Recently a WordPress attack led to defaced web sites. WordPress is an easy web platform to use and one used in many attacks. Here’s why — and what you can do to protect a WordPress site.
Why WordPress Is Attacked
WordPress is a very powerful platform. It makes it easy for novices and non web developers to build their own customizable web sites that are easily updated and very social. But that ease of use can also mean ease of being used in attacks. The core of WordPress is augmented by any number of third party plug ins and thus to patch and maintain WordPress sites can be pretty tricky. Recently, several security issues caused many sites to be defaced. The update, released on January 26th, fixed several issues the worst of which caused an “unauthenticated privilege escalation vulnerability was discovered in a REST API endpoint.” The bottom line? Attackers could take control of a site and post whatever content they wanted. As soon as the patch was released, sites came under attack. So why didn’t all of us running WordPress sites immediately update? Well, for the same reason we don’t immediately update Windows patches – we fear new releases will impact a nicely running system and thus we hold back a bit before we update.
Advice for Protecting Your Sites
I run several WordPress sites . Here are some recommendations I would pass along to those of you who also run WordPress sites:
- Set up the site for updating: While we all hesitate to set up our machines, our sites, our servers, or anything else to automatically update, for a web site that is constantly at risk for attacks from malcious attackers, it’s wise to enable WordPress to automatically update. You may even consider using a service to host WordPress for you so that you don’t have to worry about updating it yourself.
- Keep plug ins up to date: Often the third party plug ins can be used in malicious attacks. These plug ins are not coded up by WordPress, but by any number of third party developers that build on the base of WordPress. If you download a plug in, be sure that the developer is maintaining the plug in and is updating it regularly themselves. If you have a plug in on your WordPress site that is older and hasn’t been updated in a long time, it’s time to investigate another plug in that does the same thing. The marketplace of WordPress plug ins is vast, so often you can find another one that does the same thing.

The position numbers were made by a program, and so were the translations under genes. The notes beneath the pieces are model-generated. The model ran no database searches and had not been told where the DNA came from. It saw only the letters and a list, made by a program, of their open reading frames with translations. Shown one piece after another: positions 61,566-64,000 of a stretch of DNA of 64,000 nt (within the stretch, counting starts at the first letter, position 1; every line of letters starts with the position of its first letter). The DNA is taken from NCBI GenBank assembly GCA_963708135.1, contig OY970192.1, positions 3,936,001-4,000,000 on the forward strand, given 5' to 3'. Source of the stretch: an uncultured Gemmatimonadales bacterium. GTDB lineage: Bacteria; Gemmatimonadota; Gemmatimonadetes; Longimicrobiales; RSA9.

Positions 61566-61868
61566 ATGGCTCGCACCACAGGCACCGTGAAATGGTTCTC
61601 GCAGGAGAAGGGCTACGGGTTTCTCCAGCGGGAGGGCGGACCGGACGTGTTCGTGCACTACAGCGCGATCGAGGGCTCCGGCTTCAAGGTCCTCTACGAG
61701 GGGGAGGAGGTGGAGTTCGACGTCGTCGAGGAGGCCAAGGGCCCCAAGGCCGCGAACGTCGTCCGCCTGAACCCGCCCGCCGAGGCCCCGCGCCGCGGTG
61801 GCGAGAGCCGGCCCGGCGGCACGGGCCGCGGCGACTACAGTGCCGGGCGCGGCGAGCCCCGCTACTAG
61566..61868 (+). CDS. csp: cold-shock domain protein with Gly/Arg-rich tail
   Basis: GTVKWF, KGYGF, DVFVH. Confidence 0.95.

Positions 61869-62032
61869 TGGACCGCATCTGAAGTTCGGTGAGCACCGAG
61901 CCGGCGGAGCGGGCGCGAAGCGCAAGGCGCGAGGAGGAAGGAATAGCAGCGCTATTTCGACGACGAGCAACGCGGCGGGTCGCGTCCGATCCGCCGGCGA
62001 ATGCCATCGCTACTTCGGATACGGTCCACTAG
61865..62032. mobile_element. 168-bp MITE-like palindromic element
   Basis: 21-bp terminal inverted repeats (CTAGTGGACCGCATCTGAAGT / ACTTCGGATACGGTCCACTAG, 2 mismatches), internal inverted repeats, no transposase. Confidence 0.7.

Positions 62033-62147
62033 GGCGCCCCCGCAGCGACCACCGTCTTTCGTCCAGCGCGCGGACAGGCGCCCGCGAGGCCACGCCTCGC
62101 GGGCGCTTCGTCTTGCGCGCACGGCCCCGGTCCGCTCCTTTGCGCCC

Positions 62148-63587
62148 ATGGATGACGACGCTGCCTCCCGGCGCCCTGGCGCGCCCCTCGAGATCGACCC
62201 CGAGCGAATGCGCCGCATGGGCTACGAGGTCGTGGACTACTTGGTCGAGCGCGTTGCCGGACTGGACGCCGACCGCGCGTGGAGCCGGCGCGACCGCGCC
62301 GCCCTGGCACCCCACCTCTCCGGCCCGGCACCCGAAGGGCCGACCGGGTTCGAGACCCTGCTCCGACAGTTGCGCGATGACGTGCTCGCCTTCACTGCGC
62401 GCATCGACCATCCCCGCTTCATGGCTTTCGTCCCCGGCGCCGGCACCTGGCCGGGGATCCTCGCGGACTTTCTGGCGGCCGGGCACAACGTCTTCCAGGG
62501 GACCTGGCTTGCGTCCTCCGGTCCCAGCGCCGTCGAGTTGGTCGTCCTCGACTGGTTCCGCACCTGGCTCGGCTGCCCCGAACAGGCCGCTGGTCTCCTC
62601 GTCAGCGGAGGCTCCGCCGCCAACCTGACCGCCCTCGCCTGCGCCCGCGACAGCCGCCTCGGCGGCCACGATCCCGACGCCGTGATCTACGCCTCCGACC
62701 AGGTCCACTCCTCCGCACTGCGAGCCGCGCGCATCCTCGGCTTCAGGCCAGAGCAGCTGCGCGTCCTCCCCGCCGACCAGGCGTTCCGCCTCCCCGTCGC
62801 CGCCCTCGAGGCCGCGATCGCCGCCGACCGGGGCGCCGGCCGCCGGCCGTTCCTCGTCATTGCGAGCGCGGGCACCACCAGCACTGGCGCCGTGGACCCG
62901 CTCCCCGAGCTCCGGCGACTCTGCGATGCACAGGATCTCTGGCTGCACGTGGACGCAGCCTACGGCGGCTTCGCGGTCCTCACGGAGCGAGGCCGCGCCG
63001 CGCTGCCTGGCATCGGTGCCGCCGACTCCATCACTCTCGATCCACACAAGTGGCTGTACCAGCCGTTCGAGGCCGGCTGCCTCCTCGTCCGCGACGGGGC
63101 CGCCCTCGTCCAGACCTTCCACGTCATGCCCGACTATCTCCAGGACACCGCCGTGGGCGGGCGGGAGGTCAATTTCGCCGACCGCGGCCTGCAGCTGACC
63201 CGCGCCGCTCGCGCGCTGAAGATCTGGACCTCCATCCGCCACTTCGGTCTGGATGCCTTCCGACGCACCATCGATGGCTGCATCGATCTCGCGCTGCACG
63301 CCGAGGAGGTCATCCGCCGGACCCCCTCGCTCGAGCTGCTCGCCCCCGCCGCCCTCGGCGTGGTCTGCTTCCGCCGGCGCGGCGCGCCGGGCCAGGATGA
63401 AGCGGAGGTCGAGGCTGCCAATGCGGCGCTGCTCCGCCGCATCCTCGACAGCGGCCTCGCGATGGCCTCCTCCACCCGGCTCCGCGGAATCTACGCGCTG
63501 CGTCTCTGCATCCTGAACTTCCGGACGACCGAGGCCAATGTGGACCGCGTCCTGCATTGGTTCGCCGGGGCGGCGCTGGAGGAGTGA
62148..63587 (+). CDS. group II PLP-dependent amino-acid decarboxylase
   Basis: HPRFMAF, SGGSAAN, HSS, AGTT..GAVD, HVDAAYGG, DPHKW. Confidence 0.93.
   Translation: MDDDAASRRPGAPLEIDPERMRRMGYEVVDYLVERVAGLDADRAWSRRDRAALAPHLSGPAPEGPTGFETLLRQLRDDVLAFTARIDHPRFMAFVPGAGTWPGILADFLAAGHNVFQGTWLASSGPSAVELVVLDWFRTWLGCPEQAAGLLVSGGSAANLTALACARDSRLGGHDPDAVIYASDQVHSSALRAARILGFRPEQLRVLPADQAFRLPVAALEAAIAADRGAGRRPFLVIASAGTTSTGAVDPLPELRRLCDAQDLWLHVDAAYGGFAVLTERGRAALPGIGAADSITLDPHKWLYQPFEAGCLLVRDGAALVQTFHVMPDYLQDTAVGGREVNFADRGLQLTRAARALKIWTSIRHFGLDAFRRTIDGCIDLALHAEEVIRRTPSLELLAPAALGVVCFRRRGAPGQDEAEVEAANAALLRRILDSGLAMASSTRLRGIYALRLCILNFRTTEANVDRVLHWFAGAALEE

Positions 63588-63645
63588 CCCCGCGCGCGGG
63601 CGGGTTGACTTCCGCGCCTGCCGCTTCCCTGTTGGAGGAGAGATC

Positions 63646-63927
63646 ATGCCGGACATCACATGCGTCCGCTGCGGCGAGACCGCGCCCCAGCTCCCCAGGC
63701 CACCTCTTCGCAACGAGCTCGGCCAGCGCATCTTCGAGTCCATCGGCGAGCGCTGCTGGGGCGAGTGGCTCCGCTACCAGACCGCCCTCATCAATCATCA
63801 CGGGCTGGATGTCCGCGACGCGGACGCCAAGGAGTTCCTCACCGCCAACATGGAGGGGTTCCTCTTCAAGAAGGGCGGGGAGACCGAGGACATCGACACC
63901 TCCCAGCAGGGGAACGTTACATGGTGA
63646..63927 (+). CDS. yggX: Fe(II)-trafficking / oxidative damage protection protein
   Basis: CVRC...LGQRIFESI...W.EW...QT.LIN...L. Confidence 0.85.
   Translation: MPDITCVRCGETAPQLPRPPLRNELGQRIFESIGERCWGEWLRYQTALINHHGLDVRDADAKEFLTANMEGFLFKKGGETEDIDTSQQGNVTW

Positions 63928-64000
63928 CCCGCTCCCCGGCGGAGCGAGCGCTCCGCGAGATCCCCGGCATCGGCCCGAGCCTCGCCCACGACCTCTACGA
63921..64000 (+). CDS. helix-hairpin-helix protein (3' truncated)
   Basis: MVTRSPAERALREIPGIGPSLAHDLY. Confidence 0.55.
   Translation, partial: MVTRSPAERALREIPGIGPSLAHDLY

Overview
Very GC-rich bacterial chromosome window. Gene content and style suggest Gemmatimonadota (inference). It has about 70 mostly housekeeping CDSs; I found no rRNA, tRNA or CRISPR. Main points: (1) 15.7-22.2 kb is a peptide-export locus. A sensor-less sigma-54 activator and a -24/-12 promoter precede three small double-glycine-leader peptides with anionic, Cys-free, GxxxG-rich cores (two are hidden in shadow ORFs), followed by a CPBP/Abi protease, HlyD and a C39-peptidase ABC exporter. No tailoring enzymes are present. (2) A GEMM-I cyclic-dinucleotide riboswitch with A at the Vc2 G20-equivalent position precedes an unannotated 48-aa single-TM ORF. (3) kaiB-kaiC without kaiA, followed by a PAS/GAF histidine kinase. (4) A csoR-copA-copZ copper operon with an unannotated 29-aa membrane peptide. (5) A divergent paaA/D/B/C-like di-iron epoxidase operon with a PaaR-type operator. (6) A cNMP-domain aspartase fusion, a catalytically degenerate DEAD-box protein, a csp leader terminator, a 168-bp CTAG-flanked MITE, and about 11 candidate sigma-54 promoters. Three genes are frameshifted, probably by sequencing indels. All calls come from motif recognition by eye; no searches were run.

- Watch the permissions on the site: When setting up the site, watch how you set things up and be careful on how you follow third party guidance on setting permissions. WordPress recommends security guidance on their site.
- Don’t forget to update the other parts of the WordPress site: If you are running your site on Linux you need to keep it up to date as well. Also watch what version of php you are using on the site as well. Don’t know what these are? Then it might be time to either move to a site that advertises keeping you up to date or hosting it on WordPress.com itself.
- Not comfortable with running WordPress on Linux? You can also run a WordPress site on Windows. In fact you can even run a WordPress site on Azure, Microsoft’s cloud platform service. The unique thing about hosting it on Azure is that you have to purchase an external mysql service to handle the WordPress database. You will need to purchase a database from the vendor ClearDB as noted in Scott Ge blog from a few years ago.
- Look for third party tools to help secure your site: One of the ones I recommend is the WordFence plug in that monitors and provides additional defenses to your site. It adds brute force attack blocking as well as geographic filtering for the site.
- And don’t forget the obvious: Have a backup. So many times having a good backup is a key way to recover from an attack. I would set up automatic backup of your site and if you are hosting the site location yourself, of the server hosting the site. If you go through a third party to host your WordPress site, check their backup timing and ensure you are backing it up preferably daily.
User Access is Key
When you are setting up WordPress, don’t overlook one of the most basic way to secure a site: choose a strong password. In fact you may even want to set up two factor authentication, especially for your admin login. For those that have their WordPress on WordPress.com, two facotr is available. If you don’t host your site on their, consider adding a plug in that provides two factor access. There are several available as plug ins for external sites.
If you are hosting a multi user WordPress site, or a forum or any other multiuser use of WordPress ensure that you limit admin user access and choose read and edit rights appropriately. Follow the guidelines provided by these Multi-user plug ins and do not set up a user with SuperUser admin rights.